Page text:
In early 2020, Brisbane Catholic Education (BCE) confirmed the closure of Seton College due to the dwindling number of enrollees. But concerned parents and students have challenged this decision by claiming that it is the school that hasn’t accepted new students.

BCE appointed representatives to assist parents and students in the transition. One parent said that a representative told them there are more than 140 schools in Brisbane’s southeast that could be suitable for special needs students from Seton. However, based on their experience, four of the five potential schools approached by BCE representatives turned down their child. 

In the meantime, SOS is holding Zoom meetings regularly to update each other on the progress of their fight to save the school. For more information about the group, follow the Facebook page or visit the official site. 

Seton College
Photo Credit: Instagram

“The impending closure of Seton College by 2024, will leave an enormous gap in the schooling options available to Brisbane families.  There will no longer be a contemporary Catholic, coeducational Secondary College purpose-built for personalised learning on the south side of Brisbane,” the group said.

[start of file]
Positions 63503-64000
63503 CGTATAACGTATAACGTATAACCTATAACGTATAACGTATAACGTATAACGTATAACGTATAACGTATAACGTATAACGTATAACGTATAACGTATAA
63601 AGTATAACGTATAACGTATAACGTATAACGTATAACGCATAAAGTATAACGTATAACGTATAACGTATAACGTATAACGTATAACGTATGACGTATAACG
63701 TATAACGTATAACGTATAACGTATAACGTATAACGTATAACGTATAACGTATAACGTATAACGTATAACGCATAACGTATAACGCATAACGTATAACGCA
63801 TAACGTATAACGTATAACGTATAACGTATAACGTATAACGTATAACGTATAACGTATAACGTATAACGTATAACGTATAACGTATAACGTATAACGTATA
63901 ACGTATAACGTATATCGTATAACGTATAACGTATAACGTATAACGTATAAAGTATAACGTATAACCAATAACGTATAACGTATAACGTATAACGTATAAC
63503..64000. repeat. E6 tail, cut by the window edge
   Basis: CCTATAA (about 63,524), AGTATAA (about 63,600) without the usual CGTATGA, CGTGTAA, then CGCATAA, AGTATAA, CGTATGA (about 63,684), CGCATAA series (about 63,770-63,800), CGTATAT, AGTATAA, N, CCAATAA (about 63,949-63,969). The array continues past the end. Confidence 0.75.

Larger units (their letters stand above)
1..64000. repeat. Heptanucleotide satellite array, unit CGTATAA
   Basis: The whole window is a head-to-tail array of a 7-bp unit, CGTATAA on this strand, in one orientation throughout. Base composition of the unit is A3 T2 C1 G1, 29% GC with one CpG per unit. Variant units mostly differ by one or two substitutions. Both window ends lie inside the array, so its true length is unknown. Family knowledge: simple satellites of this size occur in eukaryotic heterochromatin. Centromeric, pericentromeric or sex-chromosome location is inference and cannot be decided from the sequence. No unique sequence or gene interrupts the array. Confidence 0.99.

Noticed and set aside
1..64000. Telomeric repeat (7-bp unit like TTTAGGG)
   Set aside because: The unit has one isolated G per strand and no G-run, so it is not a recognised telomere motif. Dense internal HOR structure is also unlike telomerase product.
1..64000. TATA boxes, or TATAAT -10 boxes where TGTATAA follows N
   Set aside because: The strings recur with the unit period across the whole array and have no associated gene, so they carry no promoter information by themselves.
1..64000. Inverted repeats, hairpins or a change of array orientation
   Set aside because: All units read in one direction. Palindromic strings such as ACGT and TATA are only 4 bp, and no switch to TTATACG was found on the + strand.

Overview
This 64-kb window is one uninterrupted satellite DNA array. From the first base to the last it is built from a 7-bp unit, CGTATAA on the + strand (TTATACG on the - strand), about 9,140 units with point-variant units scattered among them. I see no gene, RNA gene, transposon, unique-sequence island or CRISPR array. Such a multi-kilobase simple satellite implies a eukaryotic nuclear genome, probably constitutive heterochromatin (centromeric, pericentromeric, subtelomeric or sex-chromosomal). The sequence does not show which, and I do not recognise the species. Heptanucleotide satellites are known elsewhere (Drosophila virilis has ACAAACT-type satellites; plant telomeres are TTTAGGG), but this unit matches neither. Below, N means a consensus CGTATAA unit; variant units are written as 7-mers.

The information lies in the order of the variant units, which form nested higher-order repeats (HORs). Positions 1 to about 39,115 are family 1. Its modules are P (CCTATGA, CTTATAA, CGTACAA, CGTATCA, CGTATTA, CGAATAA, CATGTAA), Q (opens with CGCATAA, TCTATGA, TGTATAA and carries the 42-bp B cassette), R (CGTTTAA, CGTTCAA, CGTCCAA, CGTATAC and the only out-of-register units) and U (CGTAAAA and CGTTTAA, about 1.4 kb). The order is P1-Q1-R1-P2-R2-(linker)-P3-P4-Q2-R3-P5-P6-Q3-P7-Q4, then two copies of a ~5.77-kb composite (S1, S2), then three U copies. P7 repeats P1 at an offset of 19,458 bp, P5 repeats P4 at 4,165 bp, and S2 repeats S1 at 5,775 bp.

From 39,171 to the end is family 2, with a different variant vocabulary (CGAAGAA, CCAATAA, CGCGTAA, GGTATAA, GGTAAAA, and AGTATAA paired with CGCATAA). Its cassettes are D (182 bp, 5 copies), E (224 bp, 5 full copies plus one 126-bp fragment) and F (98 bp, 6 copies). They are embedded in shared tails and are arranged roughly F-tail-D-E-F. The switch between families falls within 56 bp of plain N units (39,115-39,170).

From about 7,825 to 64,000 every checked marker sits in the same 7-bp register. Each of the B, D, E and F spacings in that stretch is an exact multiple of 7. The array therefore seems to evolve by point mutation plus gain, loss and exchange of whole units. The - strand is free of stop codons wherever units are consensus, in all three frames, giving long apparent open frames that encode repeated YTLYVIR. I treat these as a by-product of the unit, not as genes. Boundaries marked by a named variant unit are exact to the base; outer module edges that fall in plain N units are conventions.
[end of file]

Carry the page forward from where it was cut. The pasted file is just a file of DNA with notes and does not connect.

Concerned Stakeholders Launch Petition, Pledges to Save Seton College

A group of concerned stakeholders has launched a petition to Save Seton College from permanent closure in Mount Gravatt in 2024. The petition has received over 6,500 signatures whilst pledges to help reverse the proposal have reached more than 1,000. 

Brisbane Catholic Education (BCE) announced late this year that Seton College will cease accepting new enrollees in 2021, claiming that enrolments have been dwindling in recent years. 

The stakeholders are challenging BCE’s claims after learning that the school actually turned away 60 students in 2020. In 2019, the school apparently sent emails to parents that it reached maximum capacity “with a waiting list already in place.”

“It appears that BCE is orchestrating the decline in enrolments by enrolling less than 25% of applicants for year seven 2020, and, furthermore, stopping ALL and ANY future enrolments, regardless of year level,” the stakeholders said in a statement. “It appears BCE are winding things up much quicker than originally anticipated, with an exodus of teaching and support staff and the shocking redundancy of the school’s IT manager, who was recently applauded for his work in developing an effective online classroom platform during the COVID shutdown.”

The group has been holding Save Our Seton (SOS) meetings on the Zoom platform. The first meeting for next year is scheduled for 17 Jan 2021.